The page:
Few TV shows have terrified viewers as much as The Walking Dead. The hugely popular US horror drama features enough frights to reduce grown adults to tear-streaked wrecks
The Walking Dead: walker interview
Unfamiliar with the show? We can only assume you’ve been busy planning to survive an actual zombie apocalypse, but here’s the deal. Deputy sheriff Rick Grimes (played by British star Andrew Lincoln) awakes from a coma to find that the world has been overrun by zombies – or walkers, as they’re known. The grizzled gunslinger soon stumbles on a group of fellow survivors and helps them negotiate a scary new landscape in which they’re the main source of food.
Whether it’s searching for shelter, scavenging for supplies, dealing with the shifting dynamic within the group, or staying one step ahead of the flesh-eating pests, Grimes and the gang are constantly kept on their toes in an environment that has danger lurking around every corner.
While this most addictive of series – which returned for an eighth season on FOX and FOX HD on 23 October – primarily revolves around the survivors and their attempts to live free of terror (good luck with that), it could be argued that the real stars of the show are the walkers. Heck, they're the ones who have all the fun anyway, what with all that chomping on brains.
Which got us thinking: if you wanted to frighten the living daylights out of your friends, what would you need to know to turn in a perfect undead performance? Actor Erin Leigh Bushko – who has played a zombie in several episodes – gives us a few pointers on what it takes to walk the walk of a walker…
1. You must love what you do
“I have had the make-up people come up to me while I’m lying on burning-hot asphalt, and ask if it’s OK to pour a bucket of fake blood on top of me. I’ve been drenched in buckets of water, and told to be careful when I fall on the ground because there are snakes in the grass. I’ve been asked to fall into bags of trash, taken beatings from foam weapons, and watched my own head explode. It’s definitely not glamorous.”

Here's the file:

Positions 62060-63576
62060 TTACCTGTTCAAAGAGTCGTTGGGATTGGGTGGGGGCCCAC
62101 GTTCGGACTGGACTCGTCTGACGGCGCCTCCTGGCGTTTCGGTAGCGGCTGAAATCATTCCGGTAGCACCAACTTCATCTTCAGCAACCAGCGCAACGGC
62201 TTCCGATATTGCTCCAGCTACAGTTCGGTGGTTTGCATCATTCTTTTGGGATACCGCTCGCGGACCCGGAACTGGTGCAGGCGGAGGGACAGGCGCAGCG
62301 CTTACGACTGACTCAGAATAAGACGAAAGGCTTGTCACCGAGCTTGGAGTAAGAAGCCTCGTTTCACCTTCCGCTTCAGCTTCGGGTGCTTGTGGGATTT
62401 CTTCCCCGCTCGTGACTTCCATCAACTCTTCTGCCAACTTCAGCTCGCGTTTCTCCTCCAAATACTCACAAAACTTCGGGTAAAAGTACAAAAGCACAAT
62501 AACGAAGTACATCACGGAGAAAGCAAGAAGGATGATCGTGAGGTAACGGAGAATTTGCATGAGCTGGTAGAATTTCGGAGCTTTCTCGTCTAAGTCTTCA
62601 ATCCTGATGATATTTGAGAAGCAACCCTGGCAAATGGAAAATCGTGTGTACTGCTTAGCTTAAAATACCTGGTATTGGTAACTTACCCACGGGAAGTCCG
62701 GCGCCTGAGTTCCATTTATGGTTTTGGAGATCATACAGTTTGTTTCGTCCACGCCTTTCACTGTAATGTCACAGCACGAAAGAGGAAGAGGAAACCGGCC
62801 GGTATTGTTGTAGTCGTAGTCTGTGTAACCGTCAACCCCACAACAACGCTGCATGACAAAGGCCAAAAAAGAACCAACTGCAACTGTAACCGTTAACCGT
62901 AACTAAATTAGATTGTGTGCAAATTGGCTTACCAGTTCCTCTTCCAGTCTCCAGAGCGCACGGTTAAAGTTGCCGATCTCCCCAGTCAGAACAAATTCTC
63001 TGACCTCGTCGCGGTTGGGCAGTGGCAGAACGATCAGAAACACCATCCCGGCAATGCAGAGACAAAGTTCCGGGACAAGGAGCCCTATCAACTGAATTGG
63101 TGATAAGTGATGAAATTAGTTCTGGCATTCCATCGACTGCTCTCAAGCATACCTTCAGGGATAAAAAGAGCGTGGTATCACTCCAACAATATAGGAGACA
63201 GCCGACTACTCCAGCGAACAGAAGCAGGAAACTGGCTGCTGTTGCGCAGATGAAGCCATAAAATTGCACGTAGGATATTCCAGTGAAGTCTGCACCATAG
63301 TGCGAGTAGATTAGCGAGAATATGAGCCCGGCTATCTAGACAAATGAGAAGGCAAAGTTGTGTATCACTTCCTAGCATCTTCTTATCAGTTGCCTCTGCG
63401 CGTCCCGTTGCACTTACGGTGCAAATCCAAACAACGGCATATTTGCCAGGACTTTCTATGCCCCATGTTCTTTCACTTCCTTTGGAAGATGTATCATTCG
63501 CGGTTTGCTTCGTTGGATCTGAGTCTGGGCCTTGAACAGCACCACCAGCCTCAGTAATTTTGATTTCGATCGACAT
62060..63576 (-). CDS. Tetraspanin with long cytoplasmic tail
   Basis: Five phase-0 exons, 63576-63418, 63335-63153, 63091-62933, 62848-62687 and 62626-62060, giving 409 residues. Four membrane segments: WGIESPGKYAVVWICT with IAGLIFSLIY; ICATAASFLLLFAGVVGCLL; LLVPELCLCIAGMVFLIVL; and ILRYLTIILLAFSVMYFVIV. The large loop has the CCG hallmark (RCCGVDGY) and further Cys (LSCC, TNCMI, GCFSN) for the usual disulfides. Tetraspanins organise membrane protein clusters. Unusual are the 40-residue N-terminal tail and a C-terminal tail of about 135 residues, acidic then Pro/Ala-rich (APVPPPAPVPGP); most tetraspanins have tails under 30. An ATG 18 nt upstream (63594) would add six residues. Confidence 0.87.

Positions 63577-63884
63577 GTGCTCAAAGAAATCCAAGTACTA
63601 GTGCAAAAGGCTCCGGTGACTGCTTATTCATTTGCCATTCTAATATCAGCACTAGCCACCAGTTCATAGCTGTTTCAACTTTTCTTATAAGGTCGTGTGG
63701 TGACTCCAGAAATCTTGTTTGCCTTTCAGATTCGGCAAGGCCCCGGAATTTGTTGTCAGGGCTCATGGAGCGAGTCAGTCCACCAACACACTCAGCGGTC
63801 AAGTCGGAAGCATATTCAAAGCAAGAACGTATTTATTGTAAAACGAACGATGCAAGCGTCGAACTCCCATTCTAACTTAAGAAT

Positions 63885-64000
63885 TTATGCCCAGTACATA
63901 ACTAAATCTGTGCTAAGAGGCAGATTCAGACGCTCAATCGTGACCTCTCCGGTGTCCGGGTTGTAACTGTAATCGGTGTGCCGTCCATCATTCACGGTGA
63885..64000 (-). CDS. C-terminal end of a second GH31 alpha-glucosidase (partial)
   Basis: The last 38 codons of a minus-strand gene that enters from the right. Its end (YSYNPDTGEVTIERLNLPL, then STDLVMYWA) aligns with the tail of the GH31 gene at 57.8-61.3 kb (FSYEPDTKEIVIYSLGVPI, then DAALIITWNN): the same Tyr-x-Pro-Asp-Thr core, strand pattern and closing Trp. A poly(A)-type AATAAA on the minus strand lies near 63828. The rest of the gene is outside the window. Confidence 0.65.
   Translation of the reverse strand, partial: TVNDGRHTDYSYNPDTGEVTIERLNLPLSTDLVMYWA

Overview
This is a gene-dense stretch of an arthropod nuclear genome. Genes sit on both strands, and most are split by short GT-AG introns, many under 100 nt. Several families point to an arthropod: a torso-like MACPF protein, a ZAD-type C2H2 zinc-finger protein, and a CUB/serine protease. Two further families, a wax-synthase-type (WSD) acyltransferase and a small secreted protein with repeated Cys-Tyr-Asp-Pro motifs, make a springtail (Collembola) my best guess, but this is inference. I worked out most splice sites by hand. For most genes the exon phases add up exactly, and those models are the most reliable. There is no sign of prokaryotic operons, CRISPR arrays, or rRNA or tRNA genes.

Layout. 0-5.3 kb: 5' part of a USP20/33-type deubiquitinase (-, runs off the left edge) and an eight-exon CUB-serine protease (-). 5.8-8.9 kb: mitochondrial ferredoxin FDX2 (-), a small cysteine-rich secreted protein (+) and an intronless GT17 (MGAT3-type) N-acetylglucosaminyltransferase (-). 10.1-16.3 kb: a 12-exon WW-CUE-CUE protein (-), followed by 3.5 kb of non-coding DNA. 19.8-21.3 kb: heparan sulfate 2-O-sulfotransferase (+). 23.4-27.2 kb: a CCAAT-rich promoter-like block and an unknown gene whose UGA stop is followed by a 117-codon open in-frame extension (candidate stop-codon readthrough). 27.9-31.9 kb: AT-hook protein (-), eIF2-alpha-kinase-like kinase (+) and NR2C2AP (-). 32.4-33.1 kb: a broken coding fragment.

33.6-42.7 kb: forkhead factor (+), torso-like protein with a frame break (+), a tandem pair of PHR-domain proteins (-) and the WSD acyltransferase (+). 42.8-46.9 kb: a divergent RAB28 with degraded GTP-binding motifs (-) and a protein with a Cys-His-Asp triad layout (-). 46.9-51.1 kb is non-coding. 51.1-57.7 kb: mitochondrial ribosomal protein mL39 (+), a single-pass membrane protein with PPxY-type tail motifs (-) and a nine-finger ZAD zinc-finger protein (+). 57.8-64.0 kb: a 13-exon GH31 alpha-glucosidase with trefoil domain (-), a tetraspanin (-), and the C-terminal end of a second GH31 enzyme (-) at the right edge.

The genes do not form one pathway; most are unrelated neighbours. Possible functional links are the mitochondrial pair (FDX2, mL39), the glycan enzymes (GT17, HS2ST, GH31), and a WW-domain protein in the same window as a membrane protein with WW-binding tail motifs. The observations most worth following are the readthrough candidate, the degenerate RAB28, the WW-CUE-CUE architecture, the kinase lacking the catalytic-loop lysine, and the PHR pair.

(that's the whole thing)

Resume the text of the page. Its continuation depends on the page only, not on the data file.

2. Prepare to get messy
“One of my favourite scenes was when I got to devour a horse. The production crew just set this fake disembowelled horse in front of me and told me to go for it. There were pieces I could pull out, things I could chew on, and I was just covered in fake blood by the end. A lot of times they use barbecue or turkey legs for us to gnaw on, so we can actually eat.”
3. There’s an art to walking the walk
“If you do a pattern or repeat anything, it doesn’t work. It needs to appear chaotic and unpractised. The actors are told a lot about how the body works, which muscles connect. ‘If this bone were not in its socket, where would the arm hang?’ – that sort of anatomy. And when you walk, your feet have to drag; walkers don’t have the strength to really lift them. You get caught on things.”
4. It’s good to lose yourself
“Walkers have no control over their urges. They get hungry and they have to eat – it’s their sole driving force. What makes us human is that we can assess a situation and figure out the best way to deal with it, whether it’s to run, hide, harm or help. Walkers don’t think, they simply act.”
5. Conserve your energy
“Don’t exert yourself too much when you’re not in front of the camera. You’re already hot and tired, so trying to do much more than sit in a chair or lie on the floor would just make it unbearable. Not to mention you never want to do anything that could mess up your make-up. A lot of the featured walkers are in the make-up chair for several hours every morning. I have seen people rest their head on a table to try to relax, and when they wake up, their face is stuck to the table.”
6. Prepare for solitude
“When I was playing the jawless zombie in the first season, I’d taken my tray at lunch and sat down to try to eat. One of the main cast was sitting across from me. When I sat down, he got up and walked away. He approached me later and said I looked so disgusting that he couldn’t eat.”